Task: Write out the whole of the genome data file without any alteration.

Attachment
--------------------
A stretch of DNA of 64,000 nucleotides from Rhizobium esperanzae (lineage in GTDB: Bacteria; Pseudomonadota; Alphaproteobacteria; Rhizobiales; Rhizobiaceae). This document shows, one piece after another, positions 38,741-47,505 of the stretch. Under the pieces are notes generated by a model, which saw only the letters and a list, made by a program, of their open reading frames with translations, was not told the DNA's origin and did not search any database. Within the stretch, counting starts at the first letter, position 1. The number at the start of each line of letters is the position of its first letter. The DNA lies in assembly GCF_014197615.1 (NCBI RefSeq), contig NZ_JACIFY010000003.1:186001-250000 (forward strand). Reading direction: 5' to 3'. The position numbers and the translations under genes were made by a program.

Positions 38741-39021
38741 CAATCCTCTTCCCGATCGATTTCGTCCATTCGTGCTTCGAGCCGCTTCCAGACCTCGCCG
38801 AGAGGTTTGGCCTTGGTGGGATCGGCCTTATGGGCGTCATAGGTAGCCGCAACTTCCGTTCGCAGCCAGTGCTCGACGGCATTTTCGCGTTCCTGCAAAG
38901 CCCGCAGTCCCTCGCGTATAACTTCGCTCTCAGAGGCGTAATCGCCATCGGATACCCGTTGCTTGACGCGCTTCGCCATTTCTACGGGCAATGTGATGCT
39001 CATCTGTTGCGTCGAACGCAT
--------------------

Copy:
A stretch of DNA of 64,000 nucleotides from Rhizobium esperanzae (lineage in GTDB: Bacteria; Pseudomonadota; Alphaproteobacteria; Rhizobiales; Rhizobiaceae). This document shows, one piece after another, positions 38,741-47,505 of the stretch. Under the pieces are notes generated by a model, which saw only the letters and a list, made by a program, of their open reading frames with translations, was not told the DNA's origin and did not search any database. Within the stretch, counting starts at the first letter, position 1. The number at the start of each line of letters is the position of its first letter. The DNA lies in assembly GCF_014197615.1 (NCBI RefSeq), contig NZ_JACIFY010000003.1:186001-250000 (forward strand). Reading direction: 5' to 3'. The position numbers and the translations under genes were made by a program.

Positions 38741-39021
38741 CAATCCTCTTCCCGATCGATTTCGTCCATTCGTGCTTCGAGCCGCTTCCAGACCTCGCCG
38801 AGAGGTTTGGCCTTGGTGGGATCGGCCTTATGGGCGTCATAGGTAGCCGCAACTTCCGTTCGCAGCCAGTGCTCGACGGCATTTTCGCGTTCCTGCAAAG
38901 CCCGCAGTCCCTCGCGTATAACTTCGCTCTCAGAGGCGTAATCGCCATCGGATACCCGTTGCTTGACGCGCTTCGCCATTTCTACGGGCAATGTGATGCT
39001 CATCTGTTGCGTCGAACGCAT